The future of work and the written word.

With our new life of workers-from-home, we rediscover the importance of writing.


Valentina
The future of work and the written word.

A few days ago, I took part in the launch event of Axios HQ, the B2B solution developed by the Axios newsroom to help corporates improve their internal communications with the “smart brevity” method and tools developed by the publisher. I already wrote about that when it was still in pre-launch. Now it is officially on:

Then, I stumbled upon this article from Increment.com, a business magazine powered by Stripe. A plaidoyer for the value of written communication as an essential tool for distributed organizations, as much important as video-meetings and audio messages. Something worth to invest more corporate resources, it says, to provide education and tools to make the most of the writings.

The key ideas, summarized for you (but you should read the article, it is definitely worth your time!):

  • Before the Internet, it was the ability to send written messages across physical space that enabled the expansion of collaboration across the world. Once we added the internet and email, the correspondence had the potential to be instant, increasing the efficiency of our communication and the speed of our decision making.
  • Now that we are all stuck in remote working, it seems we miss so much our meetings that use video and phone calls to just replicate those sessions. But, most times, the more people take part in calls, the less efficient they are, and the less effective to drive decisions.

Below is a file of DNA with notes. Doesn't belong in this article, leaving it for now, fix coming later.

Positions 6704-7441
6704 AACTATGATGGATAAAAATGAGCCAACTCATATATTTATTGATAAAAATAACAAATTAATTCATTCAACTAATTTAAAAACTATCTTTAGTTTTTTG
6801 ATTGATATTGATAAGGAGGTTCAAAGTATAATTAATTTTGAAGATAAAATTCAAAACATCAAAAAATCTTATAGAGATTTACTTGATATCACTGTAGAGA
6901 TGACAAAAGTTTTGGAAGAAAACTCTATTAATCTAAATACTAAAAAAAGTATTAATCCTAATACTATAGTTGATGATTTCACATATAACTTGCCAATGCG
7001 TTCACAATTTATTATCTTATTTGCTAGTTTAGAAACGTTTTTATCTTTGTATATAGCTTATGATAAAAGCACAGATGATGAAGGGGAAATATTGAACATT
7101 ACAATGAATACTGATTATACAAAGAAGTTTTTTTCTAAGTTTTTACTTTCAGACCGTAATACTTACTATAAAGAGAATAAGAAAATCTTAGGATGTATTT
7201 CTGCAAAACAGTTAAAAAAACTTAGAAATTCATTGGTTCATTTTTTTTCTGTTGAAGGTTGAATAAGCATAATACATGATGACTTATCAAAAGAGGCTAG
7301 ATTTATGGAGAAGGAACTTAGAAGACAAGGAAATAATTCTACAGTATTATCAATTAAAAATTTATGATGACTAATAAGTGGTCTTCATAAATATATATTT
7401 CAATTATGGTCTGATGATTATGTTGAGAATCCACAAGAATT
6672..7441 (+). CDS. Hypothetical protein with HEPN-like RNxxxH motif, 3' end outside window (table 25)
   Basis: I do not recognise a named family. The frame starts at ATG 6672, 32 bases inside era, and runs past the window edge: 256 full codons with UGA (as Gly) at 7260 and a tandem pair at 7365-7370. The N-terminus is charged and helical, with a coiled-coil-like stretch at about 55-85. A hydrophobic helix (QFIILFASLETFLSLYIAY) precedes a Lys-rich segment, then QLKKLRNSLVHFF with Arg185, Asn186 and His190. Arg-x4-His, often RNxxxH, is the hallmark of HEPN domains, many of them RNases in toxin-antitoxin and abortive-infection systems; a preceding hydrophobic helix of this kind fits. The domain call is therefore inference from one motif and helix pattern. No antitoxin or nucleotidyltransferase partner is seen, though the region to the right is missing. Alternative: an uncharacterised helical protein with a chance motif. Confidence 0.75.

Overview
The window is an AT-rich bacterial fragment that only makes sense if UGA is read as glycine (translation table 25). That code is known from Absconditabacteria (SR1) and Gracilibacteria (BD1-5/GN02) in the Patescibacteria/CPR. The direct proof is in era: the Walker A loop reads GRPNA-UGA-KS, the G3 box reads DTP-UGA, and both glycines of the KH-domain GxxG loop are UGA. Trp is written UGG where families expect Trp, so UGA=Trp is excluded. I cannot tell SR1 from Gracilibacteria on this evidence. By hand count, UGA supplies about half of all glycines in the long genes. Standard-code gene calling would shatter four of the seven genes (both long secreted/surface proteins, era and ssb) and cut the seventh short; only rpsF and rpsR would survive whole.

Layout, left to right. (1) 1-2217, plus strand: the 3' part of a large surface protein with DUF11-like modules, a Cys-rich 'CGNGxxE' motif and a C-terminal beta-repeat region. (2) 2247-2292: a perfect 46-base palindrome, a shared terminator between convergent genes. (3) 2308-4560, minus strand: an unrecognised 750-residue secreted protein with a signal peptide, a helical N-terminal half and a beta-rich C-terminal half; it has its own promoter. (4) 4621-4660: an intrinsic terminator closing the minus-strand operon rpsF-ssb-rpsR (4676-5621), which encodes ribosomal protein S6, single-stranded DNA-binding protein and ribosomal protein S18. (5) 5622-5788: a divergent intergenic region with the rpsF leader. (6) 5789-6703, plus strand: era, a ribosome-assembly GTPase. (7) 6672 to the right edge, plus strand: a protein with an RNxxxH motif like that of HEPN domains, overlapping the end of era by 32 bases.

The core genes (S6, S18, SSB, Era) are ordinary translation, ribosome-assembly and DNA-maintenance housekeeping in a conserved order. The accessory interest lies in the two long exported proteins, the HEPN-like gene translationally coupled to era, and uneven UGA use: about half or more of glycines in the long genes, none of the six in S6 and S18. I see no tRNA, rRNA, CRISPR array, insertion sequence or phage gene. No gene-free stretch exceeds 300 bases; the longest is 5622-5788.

• Here is the opportunity to come back to more and better writing. The truth is: you do not need to take all decisions instantly. Many can be made both responsibly and asynchronously. Collaborative documents, for instance, can become self-documenting meetings that give a chance to sharpen the thoughts and ask only the right questions.
  • There is more benefit in writing over talking: when we write, we get to freeze ideas. They stop evolving and become accessible to others to establish a consensus or working frame, which later can be collaboratively reshaped.

A personal note on this. We all know writing is hard. Doing it well takes time. That explains why so many joined recently the bandwagon of corporate podcasts, not to mention the recent hype around Clubhouse. I have been lucky to work in media and publishing, so I met lots of people that love writing. But I have also met lots of people that hate it.

To all of them, and all decision-makers, the author of the article – a Software Engineer at Stripe – says: “The word is your oyster”. We will not come back to our old habits after the pandemic. The future IS distributed AND asynchronous work. For this future, embracing writing will be crucial, as much as learning how to handle better video-calls.

So, investing in methods, tools and education to write better is the smartest thing corporates can undertake.

That resonates with me. That might be the reason I am so passionate about what Axios delivers to readers and now to corporates.

The future of media is audio, yes. And the present is video, yes. But past, present and future of well-managed companies and well-run societies, that is still writing

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